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Jagdish Budhroji Purohit Vs. State of Maharashtra [1998] INSC 440 (1 September 1998)

G.T. Nanavati, S.P.Kurdukar., Nanavati, J.

ACT:

HEAD NOTE:

The appellant has been convicted under Sections 20(b)(ii) and 22 of the N.D.P.S. Act by the Court of the Special Judge, Thana in Sessions case No. 633/90. The trial court sentenced him to suffer rigorous imprisonment for 12 years and to pay a fine of rupees two lakhs. The appellant challenged his conviction and sentence by preferring Criminal Appeal No. 643/95 to the High Court of Bombay. The High Court confirmed the conviction and also the order of sentence. It dismissed the appeal. Aggrieved by the judgment and order passed by the High Court the appellant has filed this appeal.

What has been found against the appellant is that he was manufacturing mandrax tablets in his factory. When the Officers of the Narcotics Control Bureau raided his factory on 23.8.1990 methaqualone powder weighing 492 Kgs. mandrax tablets weighing 22.500 gms and 1.450 Kgs hashish were found from the factory. Before the trial court and also before the High Court the contentions of the appellant were that Chemical Examiner's reports Exhibit 61 to 67 were not admissible in evidence as they did not contain any data regarding analysis, the panchanamas were also not admissible as the notes on the basis of which they were prepared were not produced before the court and that the brother of the appellant who was throughout the raid present was not examined as a witness. The courts did not find any substance in these contentions.

The learned counsel for the appellant has again challenged before us the finding regarding admissibility of reports Exhibits 61 to 67 and in the alternative submitted that no weight should be attached to them as they do not contain any data regarding the test applied by the Chemical Examiner for finding out the contents of the samples examined by him. The reports Exhibits 61 to 67 do show that qualitative test was followed by the Chemical Analyser. As a result of that test he found methaqualone in the samples examined by him. Moreover, in this case the prosecution had led evidence of P.W. 1 vijay kumar Shahasane and P.W. 3 Sidram Dhange, members of the raiding party, to prove that the powder which was found from the factory was Methaqualone and that the tablets which were found from the factory were methaqualone tablets. Both of them have stated that they have received sufficient training and thus have sufficient knowledge about narcotic substance and the methods of testing them. They had carried with them a kit for the purpose of testing when they had raided the factory. On analysis by them the powder was found to be methaqualone and tablets were found containing methaqualone. Therefore, even if Exhibits 61 to 67 are ignored there is sufficient evidence on record to show that methaqualone power and tablets were found from the appellant's factory. Thus the appellant's conviction under Section 22 of the N.D.P.S. Act is quite proper. Both the witnesses have further stated that on analysis the green substance which was found from one of the cabins was hashish. Therefore, conviction of the appellant under Section 20(b)(ii) of the N.D.P.S. Act is also quite proper.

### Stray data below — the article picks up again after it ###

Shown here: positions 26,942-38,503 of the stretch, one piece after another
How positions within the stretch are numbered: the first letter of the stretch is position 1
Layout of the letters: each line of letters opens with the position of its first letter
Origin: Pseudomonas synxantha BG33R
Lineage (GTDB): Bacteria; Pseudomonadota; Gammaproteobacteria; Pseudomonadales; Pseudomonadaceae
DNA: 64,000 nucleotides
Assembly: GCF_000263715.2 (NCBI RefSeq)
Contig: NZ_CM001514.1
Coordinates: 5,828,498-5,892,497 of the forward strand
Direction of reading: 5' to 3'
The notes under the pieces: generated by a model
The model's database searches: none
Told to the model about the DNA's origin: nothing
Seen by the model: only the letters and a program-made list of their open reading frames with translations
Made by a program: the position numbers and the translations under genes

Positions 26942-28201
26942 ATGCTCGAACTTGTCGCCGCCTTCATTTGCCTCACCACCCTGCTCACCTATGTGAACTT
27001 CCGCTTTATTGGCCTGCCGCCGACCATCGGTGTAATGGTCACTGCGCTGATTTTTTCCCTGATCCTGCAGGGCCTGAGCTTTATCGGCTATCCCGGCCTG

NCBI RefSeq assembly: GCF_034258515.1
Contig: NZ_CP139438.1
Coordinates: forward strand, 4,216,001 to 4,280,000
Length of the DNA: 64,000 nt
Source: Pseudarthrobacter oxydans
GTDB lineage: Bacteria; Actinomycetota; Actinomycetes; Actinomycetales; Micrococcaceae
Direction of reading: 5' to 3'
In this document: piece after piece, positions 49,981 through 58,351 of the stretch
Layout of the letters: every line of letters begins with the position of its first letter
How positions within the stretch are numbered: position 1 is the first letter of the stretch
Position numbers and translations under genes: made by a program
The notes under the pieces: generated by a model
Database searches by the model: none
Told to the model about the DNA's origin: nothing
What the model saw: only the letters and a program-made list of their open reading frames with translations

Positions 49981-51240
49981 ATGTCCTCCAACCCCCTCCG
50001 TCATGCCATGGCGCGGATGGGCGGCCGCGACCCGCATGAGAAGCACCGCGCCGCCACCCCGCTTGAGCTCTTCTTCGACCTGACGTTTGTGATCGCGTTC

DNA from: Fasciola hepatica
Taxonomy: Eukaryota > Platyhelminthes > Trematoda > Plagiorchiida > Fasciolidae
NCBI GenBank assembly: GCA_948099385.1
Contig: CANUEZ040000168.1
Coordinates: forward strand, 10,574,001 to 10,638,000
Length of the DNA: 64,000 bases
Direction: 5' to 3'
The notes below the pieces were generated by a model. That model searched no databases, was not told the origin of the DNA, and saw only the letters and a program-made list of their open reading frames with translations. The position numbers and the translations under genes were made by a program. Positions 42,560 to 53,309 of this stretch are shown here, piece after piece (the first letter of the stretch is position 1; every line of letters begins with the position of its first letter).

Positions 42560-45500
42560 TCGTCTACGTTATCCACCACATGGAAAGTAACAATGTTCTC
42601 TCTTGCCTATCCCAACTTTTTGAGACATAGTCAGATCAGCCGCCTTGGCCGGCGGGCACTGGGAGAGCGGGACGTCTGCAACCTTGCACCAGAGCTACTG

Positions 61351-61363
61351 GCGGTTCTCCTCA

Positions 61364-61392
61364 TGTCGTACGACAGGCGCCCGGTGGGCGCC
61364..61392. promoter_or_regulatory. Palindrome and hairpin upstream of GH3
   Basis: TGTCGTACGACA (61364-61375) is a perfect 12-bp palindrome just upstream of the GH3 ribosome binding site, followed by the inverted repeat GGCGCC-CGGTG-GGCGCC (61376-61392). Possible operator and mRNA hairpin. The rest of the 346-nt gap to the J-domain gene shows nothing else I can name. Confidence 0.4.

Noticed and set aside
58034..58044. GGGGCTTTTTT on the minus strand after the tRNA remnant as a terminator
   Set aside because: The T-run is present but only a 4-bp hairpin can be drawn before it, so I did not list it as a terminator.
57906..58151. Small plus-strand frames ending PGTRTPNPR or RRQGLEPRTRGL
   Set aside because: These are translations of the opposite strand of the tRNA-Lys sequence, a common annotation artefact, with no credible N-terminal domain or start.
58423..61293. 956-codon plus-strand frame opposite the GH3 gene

It was next contended by the learned counsel that the substance which was seized from the factory and sent by P.Ws 1 and 3 to the laboratory was of white colour but in the reports of the Chemical Examiner it is stated that the colour of the samples examined by him was grey. The evidence establishes that the samples were received by the Chemical Examiner in sealed condition and they were in tact.

The samples were in fit condition for testing. That leaves no doubt about the material seized from the factory and examined by the Chemical Examiner being the same.

It was next submitted that no evidence was led to prove that the appellant was in exclusive possession of the factory and in absence of such evidence his conviction must be regarded as illegal. We find no substance in this contention also because P.W.1 has clearly stated in his evidence that when he raided the factory it was locked. He has further stated that he had inquired about the appellant at his place of residence but he was not found. The son of the appellant had informed P.W. 1 them contacted the appellant's brother but he was not able to say where the appellant was. The appellant had absconded and was found from Pune after about 2 months. In his statement under Section 313 Cr.P.C. he had not stated that he had not closed the factory or that he was not present at that time or that the key of the factory had remained with someone else. The factory belonged to the appellant. He was the sole proprietor. In view of these facts and circumstances, it was necessary for the appellant to explain how the offending articles came to be found from his factory. He did not offer any plausible explanation. Therefore, the finding recorded by the trial court and confirmed by the High Court that the offending articles were found from the possession of the appellant appears to be quite justified.

It was lastly urged that the appellant is an old man, therefore some leniency should be shown to him by reducing the substantive sentence to the period already undergone. Huge quantity of psychotropic substances was found from the possession of the appellant. A person who indulges in an activity of this type does not deserve leniency.

This appeal is, therefore, dismissed.

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